DODO and I arrived at the cinema and joined the small queue for tickets. The friend that we were meeting had arrived early and, just as we got to the head of the queue, came to ask us if we wanted something to drink. The conversation went as follows (try to imagine this all taking place at the same time):
DODO (to ticket seller): Two tickets for the film, please.
Friend: What do you want to drink?
LSG: I’ll have a half of Aspall’s cider.
Ticket seller: Which film?
D (to LSG): Which film are we seeing?
F (to D) What do you want to drink?
L: Mind’s gone blank.
F (to D): Murder on the Orient Express.
D (to TS): Murder on the Orient Express.
D (to F): A glass of wine.
TS: Any concessions?
L (to F): Ooh, I’ll have wine as well.

Sauvignon Blanc

L (to TS): One member with concession and one concession.
F: One red wine, one white wine, then.
L: No, two the same colour.
F: Two white wines?
TS: That will be £13.
L: No, I’ll have red as well.
F: Two red wines… and a cider?
L: No, just the wine.
TS: Should you two be allowed out without supervision?
How does one answer that?
‘Only on Wednesdays when our carer can accompany us – she’s gone to get the drinks.’
Bonne nuit!

A Day in the Life…

Good evening, Beloved Believers! Here I am, once again, to brighten up your dreary, mundane lives with tales of my exciting, fun-filled life.
Today was an exceptionally full day.

Movies

Call Me By Your Name

First, I was invited by Bazza the Friendly Geordie (the BFG) to accompany her to a foreign film and, knowing that these foreign films can be strange, I decided I would look for some reviews for it just so that I would be prepared.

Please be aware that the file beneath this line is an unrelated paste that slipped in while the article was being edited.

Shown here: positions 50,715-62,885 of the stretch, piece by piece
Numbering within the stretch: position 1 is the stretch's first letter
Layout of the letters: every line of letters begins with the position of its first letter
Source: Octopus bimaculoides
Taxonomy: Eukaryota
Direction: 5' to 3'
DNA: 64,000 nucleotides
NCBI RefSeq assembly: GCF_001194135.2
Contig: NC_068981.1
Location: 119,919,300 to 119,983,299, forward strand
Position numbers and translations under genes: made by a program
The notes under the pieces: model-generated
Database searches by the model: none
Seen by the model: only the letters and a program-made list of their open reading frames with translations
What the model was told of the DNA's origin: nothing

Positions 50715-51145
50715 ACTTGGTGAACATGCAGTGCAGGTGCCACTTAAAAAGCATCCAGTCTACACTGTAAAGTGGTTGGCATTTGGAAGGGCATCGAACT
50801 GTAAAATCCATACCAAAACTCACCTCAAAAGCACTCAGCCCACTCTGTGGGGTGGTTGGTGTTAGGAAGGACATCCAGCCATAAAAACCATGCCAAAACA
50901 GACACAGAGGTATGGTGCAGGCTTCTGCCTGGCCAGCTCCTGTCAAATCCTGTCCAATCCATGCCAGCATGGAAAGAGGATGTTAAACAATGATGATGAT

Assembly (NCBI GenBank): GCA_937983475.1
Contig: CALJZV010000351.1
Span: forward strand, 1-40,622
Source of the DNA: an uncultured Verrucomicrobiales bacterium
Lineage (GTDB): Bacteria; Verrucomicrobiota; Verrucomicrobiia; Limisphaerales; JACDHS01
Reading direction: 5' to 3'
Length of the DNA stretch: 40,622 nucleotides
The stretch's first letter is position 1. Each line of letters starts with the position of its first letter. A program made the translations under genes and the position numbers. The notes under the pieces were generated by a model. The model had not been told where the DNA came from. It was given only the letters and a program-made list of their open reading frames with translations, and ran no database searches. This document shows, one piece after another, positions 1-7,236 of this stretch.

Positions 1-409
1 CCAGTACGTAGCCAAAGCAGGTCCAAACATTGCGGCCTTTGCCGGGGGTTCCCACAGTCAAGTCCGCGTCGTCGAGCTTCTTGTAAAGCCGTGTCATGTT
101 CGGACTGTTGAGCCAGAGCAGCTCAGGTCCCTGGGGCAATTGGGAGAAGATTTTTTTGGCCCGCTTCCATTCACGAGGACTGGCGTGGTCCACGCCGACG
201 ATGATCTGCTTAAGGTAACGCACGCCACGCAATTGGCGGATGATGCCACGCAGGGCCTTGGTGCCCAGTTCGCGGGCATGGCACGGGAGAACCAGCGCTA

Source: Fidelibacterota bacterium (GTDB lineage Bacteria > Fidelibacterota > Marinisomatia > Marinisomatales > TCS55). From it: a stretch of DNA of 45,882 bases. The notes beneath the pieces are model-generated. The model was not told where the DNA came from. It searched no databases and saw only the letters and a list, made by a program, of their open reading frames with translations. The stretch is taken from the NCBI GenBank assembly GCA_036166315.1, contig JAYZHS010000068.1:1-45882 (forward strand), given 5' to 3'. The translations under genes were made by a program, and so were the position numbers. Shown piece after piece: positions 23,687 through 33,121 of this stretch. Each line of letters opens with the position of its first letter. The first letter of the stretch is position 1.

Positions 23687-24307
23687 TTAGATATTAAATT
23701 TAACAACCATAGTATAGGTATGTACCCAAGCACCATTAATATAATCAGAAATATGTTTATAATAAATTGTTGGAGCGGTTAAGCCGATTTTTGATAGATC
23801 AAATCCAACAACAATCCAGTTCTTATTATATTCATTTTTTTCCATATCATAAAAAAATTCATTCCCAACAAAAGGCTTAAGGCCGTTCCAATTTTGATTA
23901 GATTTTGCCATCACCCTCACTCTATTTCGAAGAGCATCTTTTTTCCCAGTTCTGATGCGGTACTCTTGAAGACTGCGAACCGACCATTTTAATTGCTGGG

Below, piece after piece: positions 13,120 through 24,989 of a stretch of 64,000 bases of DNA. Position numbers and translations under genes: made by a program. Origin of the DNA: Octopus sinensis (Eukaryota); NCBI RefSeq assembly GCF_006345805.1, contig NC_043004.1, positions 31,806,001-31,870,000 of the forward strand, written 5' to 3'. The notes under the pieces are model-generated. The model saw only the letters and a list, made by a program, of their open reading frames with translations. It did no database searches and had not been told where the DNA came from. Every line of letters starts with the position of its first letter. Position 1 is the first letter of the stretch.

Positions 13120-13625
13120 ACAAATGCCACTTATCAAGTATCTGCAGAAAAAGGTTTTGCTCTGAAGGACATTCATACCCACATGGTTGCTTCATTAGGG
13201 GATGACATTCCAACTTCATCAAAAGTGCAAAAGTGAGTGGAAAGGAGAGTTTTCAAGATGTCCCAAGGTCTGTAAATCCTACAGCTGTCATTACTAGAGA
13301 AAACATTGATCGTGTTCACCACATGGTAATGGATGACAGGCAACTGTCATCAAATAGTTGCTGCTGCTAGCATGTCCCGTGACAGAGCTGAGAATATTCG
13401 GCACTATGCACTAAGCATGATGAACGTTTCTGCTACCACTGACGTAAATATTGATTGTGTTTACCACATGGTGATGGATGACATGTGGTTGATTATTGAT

Well, Devoted Devotees, the reviews did not disappoint, and I looked forward to seeing a film

which featured ‘sensual boiled eggs’ and which promised that I would never look at a peach in the same way again. The film was ‘Call Me By Your Name’ and was set in Italy in 1983, with accompanying 80s soundtrack, although I have to say I only recognised ‘Words’ by FR David.

It is the story of a burgeoning (good word, and one I chose myself!) romance between a 17-year-old boy, Elio, and his father’s research assistant, Oliver, an older man, one summer in Lombardy. Personally, I thought Oliver was a bit smarmy, although the reviews called him ‘a golden Adonis’; I would have called him a narcissistic show-off who thought he was god’s gift, but that’s only one opinion, even if it is that of the LSG. We were warned of ‘strong sex’ at the start of the film, which made me wonder if one could warn of ‘weak sex’, and just what that might involve, but I digress…

sensual boiled egg

I looked out for the ‘sensual boiled egg’, described by the Telegraph as ‘an unexpected gush of golden yolk which brought confused emotion to Elio’s face’; personally, I didn’t spot the confused emotion – I just thought that Oliver was a messy eater as far as soft-boiled eggs were concerned.

So, all rested on the peach, so to speak – small shivers of anticipation ran through me every time there was a shot of a peach tree, as I waited to see how my view of a peach could be changed for ever. At last the moment arrived – suffice to say that I may never be able to eat a peach again without certain images coming into my mind. I do not wish to offend your sensibilities by describing exactly what happened with said peach, but it involved the stone being dug out of the middle of it by Elio and the peach then being used by him… and I shall leave it at that. A lot messier than the egg yolk, believe me!

The scenery was beautiful and at times I thought I was, in fact, watching ‘A Place in the Sun’, although they didn’t produce a ‘mystery house’ as the final choice – unnecessary, anyway, as the peach was enough of a mystery!
The BFG enjoyed it, as did I – if I don’t fall asleep, that means it’s a good film.